Because the model weights are frozen to some time in the past, the only way to get relevant articles is through some sort of RAG, which has nothing do with the LLM.

I can already see how the lawyers are going to spin this :rofl:

From page 2 of the lawsuit document:

Defendants’ GenAI tools can generate output that recites Times content verbatim, closely summarizes it, and mimics its expressive style, as demonstrated by scores of examples. See Exhibit J.

So if it’s RAG, it’s not in the LLM. If it’s in the LLM, it can be taken out of training, and added back in via RAG.

The only refuge is silence, and that would be disastrous for any company, especially broad outreach media companies.

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It appears that some webpages have issues with paywalling the content when accessed in “reader” mode. As the page can’t load the overlay the content is available for free. It should be up to the lawyers and the judges to determine who’s at fault in this case.

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I think they have a valid point. As ChatGPT is allowing people to bypass their paywalls by just asking ChatGPT. But also I believe the right to free speech should also be applied to AI. So I have no idea if the New York Times will win or not. Also, I am assuming OpenAI didnt directly feed ChatGPT the information but instead gave it access to the internet for a short period of time. (I could be wrong, correct me if I am)

Some people are, and it will become more common with web browsing.

It’s a joke that a bot can rip content, and spin it as output.
It’s also a joke trying to read popular publisher pages when > 1/3 of the page is covered with ads.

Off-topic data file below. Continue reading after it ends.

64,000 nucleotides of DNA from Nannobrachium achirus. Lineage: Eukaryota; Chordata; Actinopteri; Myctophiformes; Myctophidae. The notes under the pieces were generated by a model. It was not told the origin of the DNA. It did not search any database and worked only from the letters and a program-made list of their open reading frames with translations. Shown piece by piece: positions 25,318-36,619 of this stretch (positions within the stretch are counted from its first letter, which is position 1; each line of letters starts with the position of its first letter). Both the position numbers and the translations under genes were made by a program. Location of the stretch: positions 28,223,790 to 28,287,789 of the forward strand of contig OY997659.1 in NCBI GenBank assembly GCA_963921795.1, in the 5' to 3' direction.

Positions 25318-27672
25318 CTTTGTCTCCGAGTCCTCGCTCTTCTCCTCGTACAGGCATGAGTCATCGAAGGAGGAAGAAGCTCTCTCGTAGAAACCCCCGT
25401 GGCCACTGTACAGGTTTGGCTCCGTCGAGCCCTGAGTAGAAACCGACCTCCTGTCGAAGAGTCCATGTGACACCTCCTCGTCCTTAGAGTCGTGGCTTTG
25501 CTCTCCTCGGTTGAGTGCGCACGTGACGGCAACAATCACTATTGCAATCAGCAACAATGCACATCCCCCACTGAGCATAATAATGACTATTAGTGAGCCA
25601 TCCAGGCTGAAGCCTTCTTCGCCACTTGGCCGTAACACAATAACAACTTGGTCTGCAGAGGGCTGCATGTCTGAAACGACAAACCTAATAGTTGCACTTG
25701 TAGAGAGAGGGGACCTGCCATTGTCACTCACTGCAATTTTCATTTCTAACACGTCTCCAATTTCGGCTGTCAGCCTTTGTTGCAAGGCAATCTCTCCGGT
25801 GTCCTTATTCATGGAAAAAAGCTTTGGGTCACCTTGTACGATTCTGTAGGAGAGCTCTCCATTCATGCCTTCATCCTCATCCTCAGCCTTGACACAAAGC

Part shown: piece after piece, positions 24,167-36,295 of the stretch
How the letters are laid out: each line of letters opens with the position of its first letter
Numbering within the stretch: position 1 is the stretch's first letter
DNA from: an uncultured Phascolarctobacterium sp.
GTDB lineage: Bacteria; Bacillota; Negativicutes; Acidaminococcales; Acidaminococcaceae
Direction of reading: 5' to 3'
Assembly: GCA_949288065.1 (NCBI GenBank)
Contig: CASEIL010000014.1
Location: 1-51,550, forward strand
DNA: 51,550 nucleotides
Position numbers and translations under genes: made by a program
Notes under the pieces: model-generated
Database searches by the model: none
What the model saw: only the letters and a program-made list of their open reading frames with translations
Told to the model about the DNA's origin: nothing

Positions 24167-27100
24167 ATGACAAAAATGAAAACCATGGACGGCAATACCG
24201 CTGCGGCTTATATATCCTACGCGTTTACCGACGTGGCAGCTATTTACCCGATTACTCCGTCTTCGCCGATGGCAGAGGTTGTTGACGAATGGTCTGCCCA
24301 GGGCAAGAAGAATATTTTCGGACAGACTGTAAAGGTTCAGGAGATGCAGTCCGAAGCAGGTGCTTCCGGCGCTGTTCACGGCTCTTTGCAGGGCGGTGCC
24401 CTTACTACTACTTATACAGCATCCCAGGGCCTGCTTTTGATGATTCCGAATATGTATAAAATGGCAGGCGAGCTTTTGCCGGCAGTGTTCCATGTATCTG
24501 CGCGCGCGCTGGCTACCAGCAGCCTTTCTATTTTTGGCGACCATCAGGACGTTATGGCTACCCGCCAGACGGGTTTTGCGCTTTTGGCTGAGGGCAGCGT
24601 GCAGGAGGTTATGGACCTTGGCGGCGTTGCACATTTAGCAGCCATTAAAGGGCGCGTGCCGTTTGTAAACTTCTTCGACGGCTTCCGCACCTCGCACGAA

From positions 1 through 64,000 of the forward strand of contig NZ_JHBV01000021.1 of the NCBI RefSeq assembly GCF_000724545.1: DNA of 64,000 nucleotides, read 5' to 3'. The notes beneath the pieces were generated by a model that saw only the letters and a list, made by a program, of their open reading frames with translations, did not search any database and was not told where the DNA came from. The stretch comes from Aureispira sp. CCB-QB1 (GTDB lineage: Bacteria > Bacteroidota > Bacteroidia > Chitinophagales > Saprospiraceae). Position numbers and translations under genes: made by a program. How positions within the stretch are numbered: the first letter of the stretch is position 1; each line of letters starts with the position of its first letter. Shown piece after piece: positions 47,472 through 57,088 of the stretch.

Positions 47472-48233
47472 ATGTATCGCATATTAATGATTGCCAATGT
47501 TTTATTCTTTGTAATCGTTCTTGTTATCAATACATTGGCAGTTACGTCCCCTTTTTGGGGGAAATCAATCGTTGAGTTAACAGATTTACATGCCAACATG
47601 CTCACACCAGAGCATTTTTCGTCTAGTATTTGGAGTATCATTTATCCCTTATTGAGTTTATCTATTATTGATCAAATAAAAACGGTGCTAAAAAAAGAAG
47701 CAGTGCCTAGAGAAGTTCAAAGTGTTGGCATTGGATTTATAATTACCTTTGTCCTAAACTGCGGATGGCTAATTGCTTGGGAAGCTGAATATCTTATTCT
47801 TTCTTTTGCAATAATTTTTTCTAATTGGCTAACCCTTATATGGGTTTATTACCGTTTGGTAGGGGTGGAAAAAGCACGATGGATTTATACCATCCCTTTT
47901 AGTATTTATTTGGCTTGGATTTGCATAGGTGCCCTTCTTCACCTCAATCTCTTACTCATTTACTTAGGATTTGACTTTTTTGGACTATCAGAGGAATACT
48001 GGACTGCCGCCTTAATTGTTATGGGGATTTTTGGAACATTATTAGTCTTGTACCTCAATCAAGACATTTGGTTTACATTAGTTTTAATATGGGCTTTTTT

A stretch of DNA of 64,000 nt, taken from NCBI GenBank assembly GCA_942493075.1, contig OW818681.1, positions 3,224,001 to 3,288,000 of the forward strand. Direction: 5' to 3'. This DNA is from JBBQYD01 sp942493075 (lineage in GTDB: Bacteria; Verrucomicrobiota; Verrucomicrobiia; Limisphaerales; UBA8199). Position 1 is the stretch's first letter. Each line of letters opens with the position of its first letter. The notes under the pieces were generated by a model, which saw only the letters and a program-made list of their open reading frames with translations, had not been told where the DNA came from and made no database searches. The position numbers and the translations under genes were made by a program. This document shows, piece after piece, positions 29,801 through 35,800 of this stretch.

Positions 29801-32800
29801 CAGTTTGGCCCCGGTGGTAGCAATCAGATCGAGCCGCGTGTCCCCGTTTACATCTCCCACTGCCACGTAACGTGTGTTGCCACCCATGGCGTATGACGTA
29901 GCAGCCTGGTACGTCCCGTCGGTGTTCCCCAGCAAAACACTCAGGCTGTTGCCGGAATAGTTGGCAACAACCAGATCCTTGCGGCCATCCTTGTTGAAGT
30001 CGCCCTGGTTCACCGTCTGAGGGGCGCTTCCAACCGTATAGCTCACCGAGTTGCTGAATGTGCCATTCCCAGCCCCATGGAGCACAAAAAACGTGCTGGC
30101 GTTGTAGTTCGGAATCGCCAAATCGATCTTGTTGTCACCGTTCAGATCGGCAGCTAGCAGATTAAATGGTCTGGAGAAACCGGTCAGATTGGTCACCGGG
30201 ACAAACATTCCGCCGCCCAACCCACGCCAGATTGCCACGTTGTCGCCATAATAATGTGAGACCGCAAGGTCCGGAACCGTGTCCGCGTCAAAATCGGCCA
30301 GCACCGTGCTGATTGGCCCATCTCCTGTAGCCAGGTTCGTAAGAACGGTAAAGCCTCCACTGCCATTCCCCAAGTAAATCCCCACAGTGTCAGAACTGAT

I think there’s some legal grounds here. Web browsing is gross. The content made is mainly supported by advertising. Web browsing is taking the work of others to display as their own.

The problem, at least with respect to this lawsuit, is that they have specifically called out training data, not browsing.


Fair. I think I’m venting more about Web Browsing than discussing the lawsuit.

Going back. It seems like:

Defendants insist that their conduct is protected as “fair use” because their unlicensed use of copyrighted content to train GenAI models serves a new “transformative” purpose

Seems a bit strange to me


I think this lawsuit is a step in the right direction, and besides all the usual sword rattling there’s a lot of interesting legal questions that needs to be answered, before there can be a fair negotiation between the parties involved.

In one corner we have OpenAI, who claims that content used during training, and the responses from their models, including snippets from news sources, are fair use. In the other corner we have the New York Times, who claims that OpenAI has violated their copyright.

The court system doesn’t like to make broad decisions based on vague suggestions and prefers solid evidence, so this will come down to what examples of infringing content NYT can produce, and under what circumstances.


Written by ChatGPT:

Old press towers fall
Unyielding to forceful sway
ChatGPT reshapes all


Do we know if this rule extends to Microsoft’s version as well? They are supposed to own the rights to the weights.